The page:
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Colin Pennycuick FRS, 1933-2019

5 May 2020

Royal Society Fellow and Bristol Honorary Professor Colin Pennycuick passed away in December 2019. Professor Gareth Jones offers this remembrance.

Colin Pennycuick worked in the Department of Zoology from 1964 to 1968 and from 1973 to 1983. More recently he was an Honorary Professor and Research Collaborator in the School of Biological Sciences.

Colin was an international expert on animal flight, and combined his drive for understanding how animals work with a passion for flight. He developed novel models to understand flight mechanics, for example to predict the optimal animal flight speeds. He would then test his model predictions by developing innovative methods to measure flight speeds and following birds in his light aircraft.

Colin was born in Windsor, Berkshire in 1933. He pursued his undergraduate studies at Merton College, Oxford where he joined the Oxford University Air Squadron. He completed his PhD at Peterhouse, Cambridge working on muscle physiology. After completing a research fellowship at Cambridge, Colin joined the Department of Zoology at Bristol as a lecturer in 1964.

At Bristol, Colin would perform innovative experimental work in sometimes remarkable situations. He used the University’s first computer to design a wind tunnel which became a feature in the stairwell of the Fry Building. Colin‘s experiments flying pigeons in the tunnel allowed him to apply fixed-wing aerodynamic theory to predict flight performance in birds. He made novel insights into understanding gliding flight and produced a classic ‘momentum jet’ model for animal flight mechanics. He also modelled limits to upper body size for flying birds and trade-offs between fat storage and migration range.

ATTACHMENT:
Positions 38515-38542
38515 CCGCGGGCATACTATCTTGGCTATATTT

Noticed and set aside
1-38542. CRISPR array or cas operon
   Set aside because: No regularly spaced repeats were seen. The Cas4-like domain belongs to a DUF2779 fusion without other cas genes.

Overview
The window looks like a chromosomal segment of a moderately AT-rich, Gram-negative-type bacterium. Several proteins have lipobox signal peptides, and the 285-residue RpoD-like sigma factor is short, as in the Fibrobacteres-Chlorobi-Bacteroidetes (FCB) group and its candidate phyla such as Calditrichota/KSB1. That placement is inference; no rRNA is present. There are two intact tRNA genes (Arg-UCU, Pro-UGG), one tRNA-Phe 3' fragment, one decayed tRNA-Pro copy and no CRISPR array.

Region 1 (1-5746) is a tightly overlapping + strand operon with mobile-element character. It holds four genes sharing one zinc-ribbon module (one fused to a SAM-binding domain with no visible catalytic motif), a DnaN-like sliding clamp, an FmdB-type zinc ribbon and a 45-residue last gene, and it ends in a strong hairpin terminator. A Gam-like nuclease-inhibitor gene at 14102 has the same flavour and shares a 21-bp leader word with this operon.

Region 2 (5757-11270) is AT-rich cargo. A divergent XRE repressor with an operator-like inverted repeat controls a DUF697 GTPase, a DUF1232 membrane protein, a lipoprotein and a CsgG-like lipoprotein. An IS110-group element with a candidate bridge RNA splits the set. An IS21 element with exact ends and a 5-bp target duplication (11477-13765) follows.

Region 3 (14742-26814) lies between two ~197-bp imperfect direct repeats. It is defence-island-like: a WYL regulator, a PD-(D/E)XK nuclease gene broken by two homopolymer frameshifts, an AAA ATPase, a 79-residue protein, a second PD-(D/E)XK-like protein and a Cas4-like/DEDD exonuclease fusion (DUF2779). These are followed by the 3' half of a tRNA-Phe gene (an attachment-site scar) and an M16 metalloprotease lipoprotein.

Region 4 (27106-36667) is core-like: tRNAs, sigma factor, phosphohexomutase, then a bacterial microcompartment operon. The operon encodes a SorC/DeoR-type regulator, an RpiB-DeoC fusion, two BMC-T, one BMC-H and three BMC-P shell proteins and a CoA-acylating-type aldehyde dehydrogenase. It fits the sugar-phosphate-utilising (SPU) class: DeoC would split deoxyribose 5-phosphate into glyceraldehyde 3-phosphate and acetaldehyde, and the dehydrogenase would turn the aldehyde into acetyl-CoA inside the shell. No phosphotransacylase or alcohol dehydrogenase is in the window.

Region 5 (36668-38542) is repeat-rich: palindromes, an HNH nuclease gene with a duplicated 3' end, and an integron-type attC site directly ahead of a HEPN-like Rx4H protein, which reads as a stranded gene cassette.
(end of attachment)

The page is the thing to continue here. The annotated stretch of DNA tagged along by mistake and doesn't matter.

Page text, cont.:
Colin moved to Africa in 1968 and used his Piper Cruiser aircraft to study bird flight in the Serengeti. He flew fruit bats in wind tunnels and went gliding with pelicans and storks to understand how birds used thermals for soaring. He flew the Piper Cruiser to Bristol, stopping off at Addis Ababa, Cairo and Crete, in the way that a migratory bird would. During his second spell at Bristol, Colin developed an ‘ornithodolite’ attached to a computer to measure the range, azimuth and elevation of flying birds.

He also studied the flight of cranes in Sweden, soaring seabirds in the Antarctic and performed aerial surveys of geese in Scotland and Ireland. At Bristol, Colin supervised PhD students performing pioneering flow visualisations of the air movements produced by flying birds and the links between wing shape and flight performance in bats.

Colin took up the position of Maytag Chair of Ornithology at Miami University after leaving Bristol in 1983.

Colin published Bird Flight Performance: a Practical Calculation Manual in 1989 and introduced researchers worldwide to his ‘Flight’ programme for calculating optimal flight speeds of vertebrates. The programme is still used widely today. While at Miami University, Colin was involved in some of the first studies using satellite tags to document the movement ecology of birds. He flew back to Bristol in 1992 in his Cessna 182. He collaborated extensively with scientists at Lund University in Sweden, where King Carl XVI inaugurated a wind tunnel that he helped develop.

Colin was always generous with his time and advised most of the leading students and researchers working on animal flight mechanics today. He was remarkable in his ability to draw on his love of flying to discover what it is like to be a flying bird. He was elected a Fellow of the Royal Society in 1990, and was made an Honorary Companion of the Royal Aeronautical Society in 1994.

Colin died on 9 December 2019 aged 86. He is survived by his wife Sandy, with whom he authored Birds Never Get Lost (published in 2016), and his son Adam, now a respiratory physician working at University College London.

Further tributes can be found in the Guardian and in the journal of the British Ornithologists’ Union, Ibis.

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